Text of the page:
Opportunities for innovation in the nexus between an ageing UK, tourism and wellbeing: the perspective of social organizations
Principal applicant: Prof Gareth Shaw
Co-applicant: Dr Isabelle Cloquet, EU COST Action ‘Tourism, Wellbeing and Ecosystem Service’
Approximate start date: End April 2016
Approximate finish date: End September 2016
Total amount requested: £ 3,150
Overview and benefits
Currently 17.5% of the UK population is over 65 and the demographic old-age dependency ratio indicates that the UK has now more people over State Pension age than children. Despite State Pension Age change the ratio is estimated to rise from the current 31% to 37% by 2060 (ONS, Oct. 2015). In addition to dependency, age related illness is expected to increase the public spend on long term health care by approximately 34% by 2060 (European Commission, 2012, p.155), presenting long-term challenges in terms of how to pay for future health and social care services. Therefore keeping older people in good health has been a vital aim of the UK, which launched in 2010 a policy promoting active and responsible ageing (Department for Work and Pensions, 16 April 2013). Some of the main factors affecting the health of seniors include decreased physical and mental activity, as well as problems of isolation.
The current state of scientific knowledge suggests that tourism and leisure can have a positive impact on wellbeing, offering various opportunities to engage or re-engage in activities that contribute to wellbeing and health (Kim, Woo & Uysal, 2015; Nimrod & Rotem, 2010). There is emerging evidence that engaging in new experiences, feeling a sense of being away, as well as connecting with various ecosystems and environments correlate with psychological, cognitive and relational benefits (Morgan, Pritchard & Sedgley, 2015; von Lindern, 2015). Research has increased on the topic over the past few years, but remains essentially focused on the perspective of the tourists. Indeed, there is currently little research on the organizations involved in the nexus between the elderly, leisure and tourism and wellbeing.
That is the approach adopted in this research project. In order to gain deep understanding of how such organisations relate to the aforementioned nexus, and increase the social impact of this case study research, the researcher will combine two approaches. One consists in a survey led with organizations targeted in the study, including Age UK, the Sensory Trust (based and working with the Eden Project), the National Benevolent Fund for the Aged, Tourism for all, Revitalise and Dementia Adventure... The other approach consists in an in-depth single-case study (i.e. Age UK) that will combine in-depth interviews, focus groups and documentary research. Concerning the latter, the researcher will work from an intersubjective and situated knowledge (Haraway, 1988) perspective, implying that the researcher will work closely together with the research participants in a participatory manner, integrating them in the production and shaping of meaning in data collection and analysis. Research participants include both representatives of the organisation and its beneficiaries (selected using a purposive sampling technique).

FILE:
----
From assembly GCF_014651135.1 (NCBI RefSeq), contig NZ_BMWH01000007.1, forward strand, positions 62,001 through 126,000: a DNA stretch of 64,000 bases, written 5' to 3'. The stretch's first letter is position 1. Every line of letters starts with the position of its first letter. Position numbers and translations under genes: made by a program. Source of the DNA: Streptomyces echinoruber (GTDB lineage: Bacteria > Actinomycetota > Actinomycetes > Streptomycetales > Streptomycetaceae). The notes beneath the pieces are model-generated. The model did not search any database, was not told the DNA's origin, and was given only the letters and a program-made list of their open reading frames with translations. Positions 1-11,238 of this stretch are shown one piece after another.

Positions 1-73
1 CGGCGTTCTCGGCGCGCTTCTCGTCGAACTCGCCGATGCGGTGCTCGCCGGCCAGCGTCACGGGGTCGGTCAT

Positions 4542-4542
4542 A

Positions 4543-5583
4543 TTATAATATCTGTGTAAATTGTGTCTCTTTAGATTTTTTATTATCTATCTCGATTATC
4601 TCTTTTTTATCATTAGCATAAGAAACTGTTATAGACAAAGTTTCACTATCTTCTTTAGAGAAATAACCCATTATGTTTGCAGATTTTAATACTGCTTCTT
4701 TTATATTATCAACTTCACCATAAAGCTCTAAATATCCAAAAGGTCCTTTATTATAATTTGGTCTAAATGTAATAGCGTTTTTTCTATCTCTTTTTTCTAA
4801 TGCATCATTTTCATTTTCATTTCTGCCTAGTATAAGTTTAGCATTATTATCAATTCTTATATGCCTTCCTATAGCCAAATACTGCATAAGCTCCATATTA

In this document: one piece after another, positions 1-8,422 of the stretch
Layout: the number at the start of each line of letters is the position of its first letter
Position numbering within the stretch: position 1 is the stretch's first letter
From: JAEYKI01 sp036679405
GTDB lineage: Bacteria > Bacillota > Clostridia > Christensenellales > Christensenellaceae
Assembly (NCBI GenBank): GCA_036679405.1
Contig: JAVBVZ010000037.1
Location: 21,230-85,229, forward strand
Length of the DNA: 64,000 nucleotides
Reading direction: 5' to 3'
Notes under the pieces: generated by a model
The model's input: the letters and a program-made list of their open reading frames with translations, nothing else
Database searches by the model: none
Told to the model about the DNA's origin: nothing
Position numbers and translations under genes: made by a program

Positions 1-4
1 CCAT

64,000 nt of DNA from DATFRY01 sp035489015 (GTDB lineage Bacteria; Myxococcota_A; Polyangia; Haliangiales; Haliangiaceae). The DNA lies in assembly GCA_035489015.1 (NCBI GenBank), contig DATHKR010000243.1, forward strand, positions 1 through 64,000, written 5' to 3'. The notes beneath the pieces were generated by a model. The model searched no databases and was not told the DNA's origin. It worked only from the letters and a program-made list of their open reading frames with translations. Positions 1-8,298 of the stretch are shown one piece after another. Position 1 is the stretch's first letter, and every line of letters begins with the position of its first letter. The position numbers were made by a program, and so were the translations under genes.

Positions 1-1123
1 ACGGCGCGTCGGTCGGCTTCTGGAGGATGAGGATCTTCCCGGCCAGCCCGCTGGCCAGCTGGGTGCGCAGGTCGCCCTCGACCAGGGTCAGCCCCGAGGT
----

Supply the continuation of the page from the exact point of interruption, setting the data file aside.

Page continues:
More specifically, the study will centre on the following questions, with the possibility for some to be modified and/or added following the researcher’s interactions with the participants:
- How do these organizations with health-promotion activities for the elderly perceive the role of leisure and tourism?
- What is their perception of the elderly as participants in leisure and tourism activities?
- How have they integrated leisure and tourism into their schemes?
- What constraints have they faced while pursuing this end?
- How do they perceive their role in facilitating active leisure and tourism behaviours among 65+?
- How do they perceive their actual and potential contribution to social innovation in that domain?
The aim of the project is thus not only to add to social theory on the topic under scrutiny; it is also to embed the research and its outcomes deeply in its social environment. Furthermore, the project builds on and connects with other research schemes in which Prof. Gareth Shaw and the researcher have been involved over the past three years, including the EU Cost Action IS1204 Tourism, Cultural Ecosystems services, and Wellbeing, a research project on holiday-making and the elderly from a life course perspective, as well as the BEST project led by the Université Libre de Bruxelles under the Belgian ‘Germaine Tillion’ programme on social innovation.
The outcomes of the study will benefit the cluster by publishing on management in social organisations, by producing situated knowledge and thereby increasing the social impact of the study, and by providing valuable insights into how they react to changes in their social environment (incl. changes in state pension schemes, increased attention to life satisfaction in later life, adaptation of the leisure and tourism product/services to the multifaceted behaviourial patterns of a new generation of older consumers (baby-boomers turning grey).